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Suburban Sprawl and Gridlock: Hopeless?

The past couple years have seen a great deal of discussion about the "gridlock problem" in the suburban areas of Toronto.

The Toronto Star has adopted this as one of its pet issues for an on-going campaign. They hope that transit infrastructure can gradually be built in the 905 to solve the problem. Unfortunately, I think this quest is nearly hopeless.

In an ideal suburbia, you would be living in a spacious enclave at the edge of the city. You have to drive everywhere, but since you are at the edge, traffic is light and it is easy for you to zip around the outside to get wherever you need to go.

Unfortunately, in a fast-growing region like the GTA, your ideal situation is not going to last long. New subdivisions will be built, and of course, they will be built upstream from you. Your area is now clogged with people passing through, and you are surrounded.

Given the low densities and the way different land uses are divided, you have to drive a lot. So does everyone else. And remember, traffic is determined by how many cars are on the road at any given moment, not how many are owned. You and your neighbours have your cars out on the road a lot of the time.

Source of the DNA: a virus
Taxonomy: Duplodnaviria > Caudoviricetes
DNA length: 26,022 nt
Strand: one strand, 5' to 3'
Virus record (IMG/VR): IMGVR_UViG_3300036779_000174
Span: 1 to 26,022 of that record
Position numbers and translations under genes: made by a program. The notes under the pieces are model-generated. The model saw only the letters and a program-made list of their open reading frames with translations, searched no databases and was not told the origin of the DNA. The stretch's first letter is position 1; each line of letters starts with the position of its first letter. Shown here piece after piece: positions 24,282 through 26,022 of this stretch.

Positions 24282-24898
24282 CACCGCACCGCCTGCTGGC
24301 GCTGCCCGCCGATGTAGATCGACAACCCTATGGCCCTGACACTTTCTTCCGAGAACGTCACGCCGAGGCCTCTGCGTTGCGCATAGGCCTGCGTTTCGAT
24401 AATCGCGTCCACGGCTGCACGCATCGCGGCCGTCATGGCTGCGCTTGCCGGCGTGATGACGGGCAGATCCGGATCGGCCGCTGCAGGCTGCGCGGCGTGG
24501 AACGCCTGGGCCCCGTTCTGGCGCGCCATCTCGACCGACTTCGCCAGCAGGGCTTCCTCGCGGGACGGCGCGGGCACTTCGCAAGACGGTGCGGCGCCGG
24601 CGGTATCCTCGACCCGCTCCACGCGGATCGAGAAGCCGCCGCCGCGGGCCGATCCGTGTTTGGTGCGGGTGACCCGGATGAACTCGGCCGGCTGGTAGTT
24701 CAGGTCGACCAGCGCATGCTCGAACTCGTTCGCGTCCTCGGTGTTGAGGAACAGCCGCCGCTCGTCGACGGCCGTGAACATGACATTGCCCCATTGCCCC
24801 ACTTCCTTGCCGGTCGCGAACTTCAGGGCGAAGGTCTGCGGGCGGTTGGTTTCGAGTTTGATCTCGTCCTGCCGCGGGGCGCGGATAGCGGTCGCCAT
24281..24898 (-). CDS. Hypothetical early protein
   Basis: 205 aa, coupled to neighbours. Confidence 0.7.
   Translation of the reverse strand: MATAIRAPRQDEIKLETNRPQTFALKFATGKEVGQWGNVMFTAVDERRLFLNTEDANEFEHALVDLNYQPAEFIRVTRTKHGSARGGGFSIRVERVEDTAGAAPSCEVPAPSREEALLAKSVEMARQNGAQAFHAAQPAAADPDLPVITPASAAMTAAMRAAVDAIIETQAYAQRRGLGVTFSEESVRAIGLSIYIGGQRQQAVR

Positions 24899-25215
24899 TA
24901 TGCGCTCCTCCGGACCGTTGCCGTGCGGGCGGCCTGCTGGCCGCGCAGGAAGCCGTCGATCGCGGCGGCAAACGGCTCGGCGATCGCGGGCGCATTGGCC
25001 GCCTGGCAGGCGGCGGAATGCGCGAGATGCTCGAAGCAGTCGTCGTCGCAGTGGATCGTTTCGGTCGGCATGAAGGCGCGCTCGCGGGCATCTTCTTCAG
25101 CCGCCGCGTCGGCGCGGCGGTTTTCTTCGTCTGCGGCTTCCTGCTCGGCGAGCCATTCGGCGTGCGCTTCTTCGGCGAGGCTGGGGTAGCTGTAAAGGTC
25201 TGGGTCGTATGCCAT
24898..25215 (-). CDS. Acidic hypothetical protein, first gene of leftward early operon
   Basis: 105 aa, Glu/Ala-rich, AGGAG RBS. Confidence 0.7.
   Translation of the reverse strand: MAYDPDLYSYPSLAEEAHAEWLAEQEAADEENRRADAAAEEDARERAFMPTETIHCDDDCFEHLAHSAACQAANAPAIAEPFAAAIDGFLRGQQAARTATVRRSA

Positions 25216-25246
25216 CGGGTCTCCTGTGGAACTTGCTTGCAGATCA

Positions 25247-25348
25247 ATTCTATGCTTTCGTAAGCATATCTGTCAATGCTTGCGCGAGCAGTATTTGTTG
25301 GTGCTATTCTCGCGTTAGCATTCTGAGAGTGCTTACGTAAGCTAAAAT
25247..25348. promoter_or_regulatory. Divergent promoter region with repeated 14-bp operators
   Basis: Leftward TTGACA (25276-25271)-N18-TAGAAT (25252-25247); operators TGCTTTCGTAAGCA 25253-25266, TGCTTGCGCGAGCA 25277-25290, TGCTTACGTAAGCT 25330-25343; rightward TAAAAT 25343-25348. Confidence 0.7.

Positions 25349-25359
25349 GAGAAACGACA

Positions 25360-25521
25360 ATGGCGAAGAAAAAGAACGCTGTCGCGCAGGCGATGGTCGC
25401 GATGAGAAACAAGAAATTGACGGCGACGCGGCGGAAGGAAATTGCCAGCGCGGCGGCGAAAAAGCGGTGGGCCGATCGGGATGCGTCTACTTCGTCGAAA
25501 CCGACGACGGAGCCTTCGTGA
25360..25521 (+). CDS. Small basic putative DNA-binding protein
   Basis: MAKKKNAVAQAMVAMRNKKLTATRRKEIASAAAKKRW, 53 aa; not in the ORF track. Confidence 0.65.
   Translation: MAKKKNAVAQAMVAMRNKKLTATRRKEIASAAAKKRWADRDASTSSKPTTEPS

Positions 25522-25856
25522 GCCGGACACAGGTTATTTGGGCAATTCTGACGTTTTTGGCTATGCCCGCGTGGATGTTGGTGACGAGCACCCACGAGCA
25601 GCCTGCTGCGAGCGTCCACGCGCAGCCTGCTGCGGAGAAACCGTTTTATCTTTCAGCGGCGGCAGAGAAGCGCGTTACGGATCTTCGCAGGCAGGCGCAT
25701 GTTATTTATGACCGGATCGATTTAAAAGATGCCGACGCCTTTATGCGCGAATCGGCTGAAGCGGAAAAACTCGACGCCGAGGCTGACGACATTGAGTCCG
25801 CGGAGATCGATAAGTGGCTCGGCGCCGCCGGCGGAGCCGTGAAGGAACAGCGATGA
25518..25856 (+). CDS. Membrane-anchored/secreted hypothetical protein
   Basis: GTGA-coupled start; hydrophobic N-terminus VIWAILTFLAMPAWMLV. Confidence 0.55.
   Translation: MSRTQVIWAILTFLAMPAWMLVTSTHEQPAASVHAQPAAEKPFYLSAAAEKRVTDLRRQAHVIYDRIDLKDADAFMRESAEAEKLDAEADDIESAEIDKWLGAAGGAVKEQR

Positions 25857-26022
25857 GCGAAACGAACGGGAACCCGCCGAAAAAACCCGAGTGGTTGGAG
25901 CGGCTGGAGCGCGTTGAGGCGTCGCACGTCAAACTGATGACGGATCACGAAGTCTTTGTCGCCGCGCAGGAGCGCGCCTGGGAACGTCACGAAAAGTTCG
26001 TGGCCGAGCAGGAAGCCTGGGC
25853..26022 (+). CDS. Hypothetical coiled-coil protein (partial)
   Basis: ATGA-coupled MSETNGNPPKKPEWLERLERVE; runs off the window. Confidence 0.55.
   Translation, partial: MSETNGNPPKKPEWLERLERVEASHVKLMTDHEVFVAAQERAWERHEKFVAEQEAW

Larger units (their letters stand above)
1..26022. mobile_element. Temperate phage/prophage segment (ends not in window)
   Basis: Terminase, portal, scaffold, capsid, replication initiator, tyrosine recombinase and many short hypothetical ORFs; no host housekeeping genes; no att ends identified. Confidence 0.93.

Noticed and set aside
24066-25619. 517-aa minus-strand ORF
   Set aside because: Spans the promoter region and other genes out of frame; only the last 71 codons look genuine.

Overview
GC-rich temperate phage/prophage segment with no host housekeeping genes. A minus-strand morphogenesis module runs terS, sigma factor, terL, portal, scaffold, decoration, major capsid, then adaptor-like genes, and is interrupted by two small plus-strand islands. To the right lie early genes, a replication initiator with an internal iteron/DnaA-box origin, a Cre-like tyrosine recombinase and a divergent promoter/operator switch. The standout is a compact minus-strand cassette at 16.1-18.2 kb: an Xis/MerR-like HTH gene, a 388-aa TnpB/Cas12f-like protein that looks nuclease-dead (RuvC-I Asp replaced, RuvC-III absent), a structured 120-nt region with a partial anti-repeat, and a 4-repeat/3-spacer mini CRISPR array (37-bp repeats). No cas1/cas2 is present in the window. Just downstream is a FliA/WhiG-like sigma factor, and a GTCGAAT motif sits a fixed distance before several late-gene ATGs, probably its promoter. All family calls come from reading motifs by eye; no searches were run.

Thus, gridlock.

A heroic politician could save the day for you, and blast a new highway through to somewhere. Congestion might be eased for a while, but nature abhors a vacuum. Fast growth will quickly accomodate this new corridor and people will build houses, take jobs, and assume habits that will fill this road up.

There are theories that people will arrange their lifestyle in a way that caps the time (as opposed to distance) that they are willing to drive. People get in a jam (pun intended) when they configure their life based on these travel patterns and then the environment changes and they are simply forced to drive more than they would have wanted.

Anyway, we have gridlock, and people hope that transit can solve the problem. But I have my doubts about how effective it can be in the 905 zone.

Sure, people can take the GO into downtown, but for point-to-point suburban trips, transit is challenged.

Sure, you might get lucky, and the bus in front of your house goes exactly where you want to go. More likely, you have to walk a long way to get out of your subdivision, wait a long time until the bus comes along, and then transfer a couple times to get to your equally obscure destination.

To be honest, I really think that the suburban environment makes car use almost inevitable. Even if the cost of gas went up to $2 per litre, I still doubt we'd see a big change in kilometres driven.

What can be done?

First, we need to stop new edge development. Otherwise, any cars we get off the road will be replaced by new upstream drivers.

Second, we need to gradually reshape our suburban communities to reduce the need for driving.

Either we do these things, or we can live with gridlock in the 905 belt, and outer 416.



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